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College Admissions – A Corrupt Industry

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College Admissions – A Corrupt Industry

Lori Loughlin

Lori Loughlin

Courtesy of CNN

Lori Loughlin

Courtesy of CNN

Courtesy of CNN

Lori Loughlin

Grant Blumberg, Sentry Staff Reporter

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On March 12, 2019, federal prosecutors revealed a conspiracy to influence the admissions decisions at several prominent universities, with 50 people being criminally charged. The esteemed universities alleged to be involved spanned the nation, from Stanford and Georgetown to Texas and Yale. This story, however, highlights a bigger trend in American society over the past decade. More Americans are going to college than ever before, and with that pattern comes increased competition for admission to America’s highest rated universities.

“I am not surprised. I think we have reached a point where people are going to extreme lengths to get students into college. I think college admissions are at an all time high with regards to competitiveness, like nothing we have seen…. But I can not say that I was terribly shocked,” school counselor Austin Hamill said.

Parents used a variety of strategies to increase their child’s odds of being accepted. Some donated large sums of money directly to the institution, some bribed SAT and ACT proctors into either giving aid on the test or fabricating their scores, and some families created fake sport profiles for their children to boost their resumes. One parent allegedly paid in excess of $6.5 million to help their child gain admission to one of the aforementioned universities.

But what caused this spike in competition when it comes to college admissions?  Hamill believes part of the problem is rooted in the application process.

“More students are applying to college with the release of the common application. Things like the Common App and Coalition App are making it easier for kids to apply to college and to more colleges. I was talking to an admissions officer from Penn State and he said that they just started using the Common App this year, and the [number of] applications went up 47 percent. So I think what you are seeing is that students are able to kill a bunch of birds with one stone with the Common Application. So why not apply to ten [schools], whereas in the past if I had to do separate applications for each school I would maybe just do five… The harder schools are becoming harder and then it trickles down. So the schools that ten years ago were not as competitive are becoming quite difficult for students to get into,” Hamill said.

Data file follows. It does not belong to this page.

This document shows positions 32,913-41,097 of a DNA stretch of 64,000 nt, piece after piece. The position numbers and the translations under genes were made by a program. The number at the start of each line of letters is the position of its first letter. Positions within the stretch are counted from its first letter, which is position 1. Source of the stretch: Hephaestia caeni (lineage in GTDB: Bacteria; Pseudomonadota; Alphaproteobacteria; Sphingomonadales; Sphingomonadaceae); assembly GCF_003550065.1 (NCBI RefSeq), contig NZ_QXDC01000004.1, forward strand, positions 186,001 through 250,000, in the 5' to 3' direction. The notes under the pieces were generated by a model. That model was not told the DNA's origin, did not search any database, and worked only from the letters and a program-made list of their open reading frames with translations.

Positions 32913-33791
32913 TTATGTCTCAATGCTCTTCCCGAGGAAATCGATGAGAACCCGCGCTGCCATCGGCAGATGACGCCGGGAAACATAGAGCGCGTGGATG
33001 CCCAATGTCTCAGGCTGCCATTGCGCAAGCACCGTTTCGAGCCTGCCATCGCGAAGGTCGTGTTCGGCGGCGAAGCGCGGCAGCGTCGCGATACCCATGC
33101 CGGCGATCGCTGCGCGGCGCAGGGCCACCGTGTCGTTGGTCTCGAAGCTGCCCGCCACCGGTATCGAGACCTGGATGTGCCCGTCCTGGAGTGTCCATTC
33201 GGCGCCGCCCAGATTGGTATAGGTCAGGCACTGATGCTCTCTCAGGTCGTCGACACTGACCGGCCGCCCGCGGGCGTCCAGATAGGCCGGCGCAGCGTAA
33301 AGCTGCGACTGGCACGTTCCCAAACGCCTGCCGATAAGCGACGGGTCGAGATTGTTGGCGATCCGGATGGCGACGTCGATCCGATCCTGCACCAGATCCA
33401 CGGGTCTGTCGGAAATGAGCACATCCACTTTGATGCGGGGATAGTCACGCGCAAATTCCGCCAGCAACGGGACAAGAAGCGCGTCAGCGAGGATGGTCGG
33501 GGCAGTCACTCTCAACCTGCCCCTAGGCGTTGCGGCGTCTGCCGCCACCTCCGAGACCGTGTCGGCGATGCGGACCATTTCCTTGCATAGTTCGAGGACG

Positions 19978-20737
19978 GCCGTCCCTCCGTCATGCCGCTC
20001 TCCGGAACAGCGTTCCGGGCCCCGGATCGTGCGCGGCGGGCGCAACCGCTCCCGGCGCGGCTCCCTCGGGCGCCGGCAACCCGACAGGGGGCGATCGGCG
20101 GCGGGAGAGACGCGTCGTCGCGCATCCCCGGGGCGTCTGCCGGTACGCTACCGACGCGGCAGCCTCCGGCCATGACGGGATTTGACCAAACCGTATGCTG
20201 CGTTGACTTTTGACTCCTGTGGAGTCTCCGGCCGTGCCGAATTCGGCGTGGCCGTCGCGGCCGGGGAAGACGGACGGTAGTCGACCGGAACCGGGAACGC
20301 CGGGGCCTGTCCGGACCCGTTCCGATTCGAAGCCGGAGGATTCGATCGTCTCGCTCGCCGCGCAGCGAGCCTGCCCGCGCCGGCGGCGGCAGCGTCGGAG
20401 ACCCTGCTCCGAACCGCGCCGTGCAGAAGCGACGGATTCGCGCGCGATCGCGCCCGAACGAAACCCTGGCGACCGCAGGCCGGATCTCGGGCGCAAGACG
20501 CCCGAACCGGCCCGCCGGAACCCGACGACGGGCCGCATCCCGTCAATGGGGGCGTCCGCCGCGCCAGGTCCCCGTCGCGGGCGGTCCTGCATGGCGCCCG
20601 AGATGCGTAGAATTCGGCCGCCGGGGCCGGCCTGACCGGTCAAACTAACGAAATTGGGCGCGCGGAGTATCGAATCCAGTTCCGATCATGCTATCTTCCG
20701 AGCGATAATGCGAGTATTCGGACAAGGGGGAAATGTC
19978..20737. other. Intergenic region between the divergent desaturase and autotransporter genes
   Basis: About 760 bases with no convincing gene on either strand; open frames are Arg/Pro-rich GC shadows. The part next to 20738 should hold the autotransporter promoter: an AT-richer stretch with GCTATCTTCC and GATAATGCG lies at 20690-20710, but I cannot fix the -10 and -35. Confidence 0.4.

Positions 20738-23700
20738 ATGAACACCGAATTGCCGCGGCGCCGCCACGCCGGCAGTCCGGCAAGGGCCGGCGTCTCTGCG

The scandal has also alarmed students here at school. Seniors are all too familiar with the competitiveness of college admissions, having gone through the process just this year. The University of Southern California, one of the colleges involved in the scandal, received over 60,000 applications this year. One of those applicants is senior Ethan Gerlach.

“When I first heard about the scandal I was shocked. I could not believe that people would lie so blatantly but after some thought, it made some sense. I am sure there are all kinds of scandals similar to this one that have never been revealed. I just did not think the lying would be as outright and blatant as faking sports certificates and paying people to falsify scores,” Gerlach said.

In Arlington, college admissions can become fierce, and students are often competitive with one another regarding the application process. Gerlach, however, is not bitter about the situation.

“Maybe I should feel more frustrated, but to be honest I think the number of people who cheated their way into college is pretty small and does not have a giant effect on me,” Gerlach said.

The scandal has sparked a national debate regarding corruption in the world of college admissions. With parents more willing than ever to splash cash on getting their students into the country’s most prestigious universities, it is necessary to remember what the purpose of college admissions is: finding the right place for you. Whether it has a particular sports team or academic program that you want, pick the school that is the best for you – not the one with the best reputation.

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College Admissions – A Corrupt Industry